The Naturescape Activity Center in Blanco State Park continues to evolve. The latest addition is the butterfly garden, which volunteers planted in late Spring with many native varieties of milkweed and nectar plants. Butterflies were fluttering throughout the garden even as the plants were being put in the ground! These native plants will provide nutrition and energy to butterflies in their mature stages, and will also provide a place for butterflies to lay their eggs. Additionally, the native milkweed will provide a critical eating source for monarch butterflies, which need milkweed to eat in the caterpillar stage. The butterfly garden will be used to demonstrate the importance of native plants to the life cycle of butterflies as well as other wildlife species. Plants for the garden were provided by the Fredericksburg Native Plant Society as a part of the “Bring Back the Monarchs” program. Thank you so much to everyone who has helped to make the butterfly garden a reality.
Butterflies are not the only ones enjoying the skies around Blanco State Park. Throughout the summer, at least four species of swallows are seen regularly: the barn swallow, the purple martin, the cliff swallow, and the cave swallow. The cliff and cave swallows are often found nesting under the bridges, while the purple martins are usually seen in the man-made martin houses in the park. As the name suggests, the barn swallows typically prefer the eaves of man-made structures. Treat yourself to nature by coming to Blanco State Park to enjoy their aerial displays as the swallows capture flying insects or dip in the river for water in graceful swooping flight.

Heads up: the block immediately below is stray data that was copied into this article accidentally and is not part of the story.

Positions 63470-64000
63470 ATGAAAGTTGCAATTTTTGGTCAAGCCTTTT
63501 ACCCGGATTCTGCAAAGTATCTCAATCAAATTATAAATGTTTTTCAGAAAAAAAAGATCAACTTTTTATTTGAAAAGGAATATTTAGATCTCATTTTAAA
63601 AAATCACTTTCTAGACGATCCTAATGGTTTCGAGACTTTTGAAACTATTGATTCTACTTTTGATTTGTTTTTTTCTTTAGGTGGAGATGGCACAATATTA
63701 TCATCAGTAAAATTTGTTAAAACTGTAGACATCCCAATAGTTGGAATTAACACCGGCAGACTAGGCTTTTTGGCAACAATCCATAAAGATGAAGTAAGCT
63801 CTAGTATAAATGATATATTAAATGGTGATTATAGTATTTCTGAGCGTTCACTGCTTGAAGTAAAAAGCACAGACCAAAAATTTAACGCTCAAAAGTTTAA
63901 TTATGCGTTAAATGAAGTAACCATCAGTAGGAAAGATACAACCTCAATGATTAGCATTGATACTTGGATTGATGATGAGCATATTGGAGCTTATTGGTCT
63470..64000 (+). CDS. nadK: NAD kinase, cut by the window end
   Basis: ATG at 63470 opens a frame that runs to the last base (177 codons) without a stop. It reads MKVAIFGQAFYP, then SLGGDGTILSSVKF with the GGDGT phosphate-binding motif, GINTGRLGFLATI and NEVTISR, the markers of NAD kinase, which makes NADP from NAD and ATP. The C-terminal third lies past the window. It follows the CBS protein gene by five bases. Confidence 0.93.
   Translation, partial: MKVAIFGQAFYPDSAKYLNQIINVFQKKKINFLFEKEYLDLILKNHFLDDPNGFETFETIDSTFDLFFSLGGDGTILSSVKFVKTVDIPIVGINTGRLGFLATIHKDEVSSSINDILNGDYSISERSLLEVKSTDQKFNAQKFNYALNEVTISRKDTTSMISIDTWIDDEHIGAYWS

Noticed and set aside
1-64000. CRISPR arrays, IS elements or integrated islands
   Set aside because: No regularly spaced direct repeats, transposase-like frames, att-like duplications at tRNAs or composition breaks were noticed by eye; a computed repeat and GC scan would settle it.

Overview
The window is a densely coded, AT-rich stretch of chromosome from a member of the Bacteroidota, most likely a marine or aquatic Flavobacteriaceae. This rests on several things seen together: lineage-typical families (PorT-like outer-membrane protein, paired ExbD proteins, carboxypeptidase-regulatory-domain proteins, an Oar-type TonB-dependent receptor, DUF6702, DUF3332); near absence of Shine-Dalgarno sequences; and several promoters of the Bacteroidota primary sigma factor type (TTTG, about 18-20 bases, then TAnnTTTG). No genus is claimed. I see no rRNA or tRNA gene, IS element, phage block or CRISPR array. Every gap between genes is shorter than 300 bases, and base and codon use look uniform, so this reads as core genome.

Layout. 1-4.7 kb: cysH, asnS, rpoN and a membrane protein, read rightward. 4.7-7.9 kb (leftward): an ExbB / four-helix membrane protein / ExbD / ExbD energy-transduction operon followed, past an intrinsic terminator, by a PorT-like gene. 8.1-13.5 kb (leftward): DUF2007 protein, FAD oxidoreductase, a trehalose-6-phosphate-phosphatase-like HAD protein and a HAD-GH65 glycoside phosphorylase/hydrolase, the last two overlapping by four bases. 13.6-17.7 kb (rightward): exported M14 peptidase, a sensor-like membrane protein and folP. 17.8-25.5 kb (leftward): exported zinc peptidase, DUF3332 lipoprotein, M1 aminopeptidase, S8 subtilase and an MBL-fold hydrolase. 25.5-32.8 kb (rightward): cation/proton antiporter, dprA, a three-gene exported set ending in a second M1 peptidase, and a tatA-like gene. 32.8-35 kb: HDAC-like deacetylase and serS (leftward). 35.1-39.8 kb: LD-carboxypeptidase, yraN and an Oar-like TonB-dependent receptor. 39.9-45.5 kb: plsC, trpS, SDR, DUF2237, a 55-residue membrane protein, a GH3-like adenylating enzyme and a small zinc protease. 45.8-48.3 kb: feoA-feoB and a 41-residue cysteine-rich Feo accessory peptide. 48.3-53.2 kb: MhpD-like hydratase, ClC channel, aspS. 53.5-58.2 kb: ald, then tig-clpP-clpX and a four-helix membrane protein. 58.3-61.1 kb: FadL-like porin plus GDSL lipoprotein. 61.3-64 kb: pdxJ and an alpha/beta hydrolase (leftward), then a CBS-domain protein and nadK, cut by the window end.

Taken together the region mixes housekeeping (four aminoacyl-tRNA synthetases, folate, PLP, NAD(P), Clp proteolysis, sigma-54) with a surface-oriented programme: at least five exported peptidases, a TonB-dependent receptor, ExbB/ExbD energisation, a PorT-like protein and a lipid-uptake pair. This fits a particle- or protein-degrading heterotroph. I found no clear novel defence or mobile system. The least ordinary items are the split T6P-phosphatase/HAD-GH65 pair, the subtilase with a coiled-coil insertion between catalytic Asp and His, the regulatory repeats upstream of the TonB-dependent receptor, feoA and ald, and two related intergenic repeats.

Birds at Breakfast – July 6, 9 a.m. – 10 a.m.
Nature Walk – July 12, 10 a.m. – 11 a.m.
Invasive Plant Removal – July 18, 8:30 a.m. – 11:30 a.m.
Nature Walk – July 26, 10 a.m. – 11 a.m.
This monthly column is brought to you by the Friends of Blanco State Park, a nonprofit organization dedicated to improving and protecting the park’s natural beauty for current enjoyment and that of future generations. It is easy to become a member of the Friends group. Just pick up a membership application at the park office, join us at one of our events, or call the park office at 830-833-4333.
Did you know…….? Texas provides critical habitat on the primary migration pathway of monarch butterflies, which migrate north in the Spring and return through Texas in the Fall to their wintering grounds in Mexico. The monarchs have dropped to record lows in recent years, with fewer than 3 million butterflies reaching their wintering grounds in Mexico in 2013 compared to 60 million the previous year. Many factors have contributed to their demise, including the loss of milkweed and native plants that are critical to their survival. You can help the monarchs by planting native milkweed and nectar plants and by maintaining those types of native plants that grow naturally on your property.